Western Watersheds Project et al. v. Peter Michael
This case is a federal constitutional challenge to two newly enacted Wyoming statutes (the “Data Laws”) that are designed to prevent the public from gathering “resource data” on public or private “open land” in the State of Wyoming. See W.S. 6-3-414 (criminal statute) and W.S. 40-26-1-1 (civil statute). These laws are close cousin to the so-called “ag-gag” laws that have been proposed or enacted in a dozen states in recent years. Public Justice is currently challenging Idaho’s and North Carolina’s Ag-Gag law on constitutional grounds and serves as amicus in a challenge to Utah’s Ag-Gag law.
In Wyoming’s case, the Data Laws were enacted for the explicit purpose of preventing an Idaho nonprofit and one of our clients, the Western Watersheds Project (WWP), from collecting water samples designed to prove that overgrazing of the land by the cattle industry is polluting the water supply. Public Justice is also representing the National Press Photographers Association as the Wyoming’s law would also prevent journalists from accessing and recording information on public and private lands.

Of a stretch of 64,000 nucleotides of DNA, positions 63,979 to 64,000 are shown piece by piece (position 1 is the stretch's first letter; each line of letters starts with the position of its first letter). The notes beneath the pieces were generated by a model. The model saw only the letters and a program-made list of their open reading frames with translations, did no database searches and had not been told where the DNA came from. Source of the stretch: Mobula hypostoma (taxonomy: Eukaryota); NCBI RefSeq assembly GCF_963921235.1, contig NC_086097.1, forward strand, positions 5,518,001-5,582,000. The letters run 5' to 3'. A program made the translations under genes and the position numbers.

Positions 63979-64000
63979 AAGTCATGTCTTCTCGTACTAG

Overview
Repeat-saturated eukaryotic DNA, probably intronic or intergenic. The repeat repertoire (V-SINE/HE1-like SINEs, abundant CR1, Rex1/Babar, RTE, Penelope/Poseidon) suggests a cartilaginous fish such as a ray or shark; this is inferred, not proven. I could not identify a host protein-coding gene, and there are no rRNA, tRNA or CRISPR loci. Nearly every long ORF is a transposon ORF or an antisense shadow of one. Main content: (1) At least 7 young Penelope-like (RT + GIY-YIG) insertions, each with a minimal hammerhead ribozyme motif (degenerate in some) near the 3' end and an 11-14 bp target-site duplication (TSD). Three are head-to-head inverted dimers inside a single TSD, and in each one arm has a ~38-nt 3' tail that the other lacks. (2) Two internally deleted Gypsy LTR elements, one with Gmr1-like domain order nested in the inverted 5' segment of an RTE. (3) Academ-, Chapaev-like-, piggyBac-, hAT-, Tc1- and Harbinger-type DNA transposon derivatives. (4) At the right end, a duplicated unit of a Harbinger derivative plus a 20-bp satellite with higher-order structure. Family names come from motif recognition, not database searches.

The case was dismissed by the District Court in 2016, but we won a unanimous reversal and remand from the 10th Circuit, which ruled in September 2017 that “collection of resource data constitutes the protected creation of speech.” In October 2018, the District court struck down the Data Laws, concluding Wyoming had “no plausible reasons for the specific curtailment of speech … beyond a clear attempt to punish individuals for engaging in protected speech that at least some find unpleasant.” Public Justice attorney David Muraskin called the ruling “a sweeping victory for the First Amendment.”
Public Justice is serving as lead counsel for the group of Plaintiffs, which also includes the Natural Resources Defense Council, People for the Ethical Treatment of Animals, Center for Food Safety, and the Animal Legal Defense Fund.